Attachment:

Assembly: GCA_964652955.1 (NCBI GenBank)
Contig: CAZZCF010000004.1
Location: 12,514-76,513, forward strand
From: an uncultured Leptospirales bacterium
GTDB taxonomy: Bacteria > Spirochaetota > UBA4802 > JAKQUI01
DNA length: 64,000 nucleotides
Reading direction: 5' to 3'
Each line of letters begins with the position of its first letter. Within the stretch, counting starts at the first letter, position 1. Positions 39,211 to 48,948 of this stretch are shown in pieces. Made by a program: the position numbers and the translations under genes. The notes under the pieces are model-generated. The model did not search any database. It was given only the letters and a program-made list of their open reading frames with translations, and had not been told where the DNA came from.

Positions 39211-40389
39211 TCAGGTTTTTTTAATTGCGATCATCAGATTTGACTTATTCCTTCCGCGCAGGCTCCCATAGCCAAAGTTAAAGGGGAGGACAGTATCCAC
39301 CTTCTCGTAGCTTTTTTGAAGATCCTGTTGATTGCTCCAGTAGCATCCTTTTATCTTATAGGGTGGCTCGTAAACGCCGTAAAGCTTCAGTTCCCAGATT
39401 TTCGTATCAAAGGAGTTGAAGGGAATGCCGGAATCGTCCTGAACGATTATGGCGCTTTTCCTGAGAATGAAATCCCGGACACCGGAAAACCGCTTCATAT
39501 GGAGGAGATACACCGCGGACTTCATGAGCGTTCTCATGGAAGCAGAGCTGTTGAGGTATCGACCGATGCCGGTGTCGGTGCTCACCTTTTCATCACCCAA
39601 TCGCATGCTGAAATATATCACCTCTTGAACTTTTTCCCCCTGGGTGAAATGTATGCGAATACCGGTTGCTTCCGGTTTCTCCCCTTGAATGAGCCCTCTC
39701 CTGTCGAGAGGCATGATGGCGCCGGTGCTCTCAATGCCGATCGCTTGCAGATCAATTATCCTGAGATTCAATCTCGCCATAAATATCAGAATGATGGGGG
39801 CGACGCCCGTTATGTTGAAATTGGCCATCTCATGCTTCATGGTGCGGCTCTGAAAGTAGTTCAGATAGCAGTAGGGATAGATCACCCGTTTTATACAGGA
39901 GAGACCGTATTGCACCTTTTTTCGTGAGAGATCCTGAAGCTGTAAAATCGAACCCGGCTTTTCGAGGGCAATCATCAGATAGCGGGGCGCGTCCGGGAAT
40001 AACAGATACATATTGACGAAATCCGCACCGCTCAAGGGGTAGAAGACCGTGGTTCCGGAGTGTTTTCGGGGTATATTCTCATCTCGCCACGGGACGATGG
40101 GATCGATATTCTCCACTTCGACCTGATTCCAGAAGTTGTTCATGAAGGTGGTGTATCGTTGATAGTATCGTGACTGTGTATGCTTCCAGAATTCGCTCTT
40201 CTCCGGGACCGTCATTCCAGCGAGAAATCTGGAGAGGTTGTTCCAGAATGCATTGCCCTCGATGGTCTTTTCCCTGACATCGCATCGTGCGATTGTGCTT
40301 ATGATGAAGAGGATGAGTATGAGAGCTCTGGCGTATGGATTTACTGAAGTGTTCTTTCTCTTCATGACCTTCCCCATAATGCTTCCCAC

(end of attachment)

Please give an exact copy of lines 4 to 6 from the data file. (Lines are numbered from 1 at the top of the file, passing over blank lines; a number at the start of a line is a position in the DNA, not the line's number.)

From: an uncultured Leptospirales bacterium
GTDB taxonomy: Bacteria > Spirochaetota > UBA4802 > JAKQUI01
DNA length: 64,000 nucleotides